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Chakr Innovations is developing these retrofitted emission control devices for diesel generators. Photo courtesy of Chakr Innovations

Energy

June 11, 2019

Chakr Raises Rs 19 Crore to Scale Their Emissions Controllers for Indian Diesel Generators

contributor: Rob Goodier

Chakr Innovation and their retrofitted emissions scrubber for diesel generators has raised ₹19 crore (USD $2.7 million) in series A funding. The bulk of the investment comes from Indian Angel Network (IAN) Fund, a seed venture capital fund that invests in technologies for agriculture, health, finance, education and others. The startup plans to use the investment to expand into at least a dozen cities in the next year and a half.

Chakr’s innovation may be a first, a soot scrubber that can retrofit onto the exhaust manifold of huge diesel generators. Many of the generators that the startup is targeting are used to keep mobile phone towers operating during frequent blackouts. These backup generators are among the worst polluters in the country. In 2011, Delhi’s diesel generators spewed 382 tons of carbon dioxide and 2123 tons of particulate matter into the air, one study found.

Chakr’s scrubbers capture about 70 percent of the particulate matter, trapping it in a liquid solution for safe removal and transport. Rather than simply disposing of the liquid soot, Chakr converts the waste byproduct into ink for graffiti and t-shirts, and it may have a future in industrial pigmentation. The idea has captured imaginations and proven to be a smart marketing tactic. One shirt design, for example, reads “This shirt is printed with pollution.”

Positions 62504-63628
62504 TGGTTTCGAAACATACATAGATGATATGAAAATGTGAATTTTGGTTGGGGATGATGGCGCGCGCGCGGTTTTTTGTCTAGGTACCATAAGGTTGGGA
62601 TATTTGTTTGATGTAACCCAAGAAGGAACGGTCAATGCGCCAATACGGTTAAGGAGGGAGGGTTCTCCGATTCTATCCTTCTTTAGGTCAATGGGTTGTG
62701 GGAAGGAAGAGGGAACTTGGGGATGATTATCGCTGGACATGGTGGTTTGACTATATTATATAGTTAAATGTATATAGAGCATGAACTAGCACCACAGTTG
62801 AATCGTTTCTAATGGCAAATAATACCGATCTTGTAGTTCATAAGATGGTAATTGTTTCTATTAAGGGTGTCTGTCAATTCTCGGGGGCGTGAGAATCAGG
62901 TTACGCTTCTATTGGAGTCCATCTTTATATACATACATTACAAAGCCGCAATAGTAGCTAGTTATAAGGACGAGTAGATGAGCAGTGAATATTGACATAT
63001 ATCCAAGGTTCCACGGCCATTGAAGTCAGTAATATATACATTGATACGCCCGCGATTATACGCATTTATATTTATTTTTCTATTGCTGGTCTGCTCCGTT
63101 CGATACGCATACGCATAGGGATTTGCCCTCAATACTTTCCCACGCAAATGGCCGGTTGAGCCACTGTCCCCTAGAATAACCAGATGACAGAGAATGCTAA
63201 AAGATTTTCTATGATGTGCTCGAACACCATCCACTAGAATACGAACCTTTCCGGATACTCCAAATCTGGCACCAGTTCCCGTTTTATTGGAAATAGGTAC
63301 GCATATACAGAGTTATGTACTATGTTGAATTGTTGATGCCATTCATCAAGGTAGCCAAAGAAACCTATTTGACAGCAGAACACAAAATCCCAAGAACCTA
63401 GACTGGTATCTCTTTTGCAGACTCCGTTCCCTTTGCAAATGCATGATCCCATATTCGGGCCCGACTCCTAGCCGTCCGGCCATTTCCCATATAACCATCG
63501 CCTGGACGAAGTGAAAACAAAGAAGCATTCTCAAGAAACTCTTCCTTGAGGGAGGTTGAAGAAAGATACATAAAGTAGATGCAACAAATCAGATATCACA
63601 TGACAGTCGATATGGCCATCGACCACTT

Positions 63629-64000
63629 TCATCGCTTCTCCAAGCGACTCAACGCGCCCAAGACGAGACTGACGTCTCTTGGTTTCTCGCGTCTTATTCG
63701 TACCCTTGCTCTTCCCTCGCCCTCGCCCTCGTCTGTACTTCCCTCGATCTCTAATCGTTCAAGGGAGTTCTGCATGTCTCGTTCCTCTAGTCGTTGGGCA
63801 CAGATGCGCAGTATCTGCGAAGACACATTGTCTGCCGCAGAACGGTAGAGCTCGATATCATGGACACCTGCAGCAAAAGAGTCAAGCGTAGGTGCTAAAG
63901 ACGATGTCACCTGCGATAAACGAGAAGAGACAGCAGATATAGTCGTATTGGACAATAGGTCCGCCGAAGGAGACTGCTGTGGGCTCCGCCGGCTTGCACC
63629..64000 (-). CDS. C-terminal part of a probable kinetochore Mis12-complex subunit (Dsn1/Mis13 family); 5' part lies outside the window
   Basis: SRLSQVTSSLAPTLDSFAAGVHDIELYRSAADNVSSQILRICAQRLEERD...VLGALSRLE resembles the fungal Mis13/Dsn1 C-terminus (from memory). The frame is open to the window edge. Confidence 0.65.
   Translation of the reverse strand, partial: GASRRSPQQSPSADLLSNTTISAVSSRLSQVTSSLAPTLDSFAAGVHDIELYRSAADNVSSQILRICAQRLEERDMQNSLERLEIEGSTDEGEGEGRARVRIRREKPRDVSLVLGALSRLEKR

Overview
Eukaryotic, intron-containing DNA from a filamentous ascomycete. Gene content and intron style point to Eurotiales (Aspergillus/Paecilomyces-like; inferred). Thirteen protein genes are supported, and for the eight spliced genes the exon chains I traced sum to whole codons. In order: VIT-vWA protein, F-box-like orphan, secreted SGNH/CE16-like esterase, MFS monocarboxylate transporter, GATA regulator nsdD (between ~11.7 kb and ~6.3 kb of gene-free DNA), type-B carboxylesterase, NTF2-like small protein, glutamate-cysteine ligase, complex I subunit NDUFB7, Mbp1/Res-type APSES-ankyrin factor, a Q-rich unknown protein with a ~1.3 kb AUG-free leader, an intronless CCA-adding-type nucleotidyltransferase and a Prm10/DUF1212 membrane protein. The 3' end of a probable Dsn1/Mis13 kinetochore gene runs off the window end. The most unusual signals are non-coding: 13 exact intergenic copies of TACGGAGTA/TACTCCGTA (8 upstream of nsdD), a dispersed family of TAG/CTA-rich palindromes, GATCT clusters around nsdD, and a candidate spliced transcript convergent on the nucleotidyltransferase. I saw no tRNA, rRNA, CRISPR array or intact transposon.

Chakr has been involved with Engineering for Change since shortly after its launch in 2016. Co-founder Arpit Dhupar consulted with members of E4C to improve his pitch for the emissions control devices, then went on to win a spot as a finalist in the American Society of Mechanical Engineers’ Innovation Showcase in Bengaluru, India. From previous reporting:

Two months after his success at iShow, Arpit made his pitch to the India Innovation Growth Programme. IIGP is an innovation accelerator headed by the Indian government, Lockheed Martin, Stanford Graduate School of Business and others.

“I am delighted to tell you guys that our startup was ranked at 3rd position all across the nation,” Arpit says. He was gracious to attribute some of that success to E4C.

“One of the judges said that they had placed us among the bottom 10 startups by reading our concept note, and it was the presentation that made them reconsider our case and shift us to the third spot. After hearing this, all I could think of was you guys! It was your valuable feedback that made the pitch deck presentable,” Arpit says.

tags : ASME iShow, environmental impact, green technology, pollution

Rob Goodier

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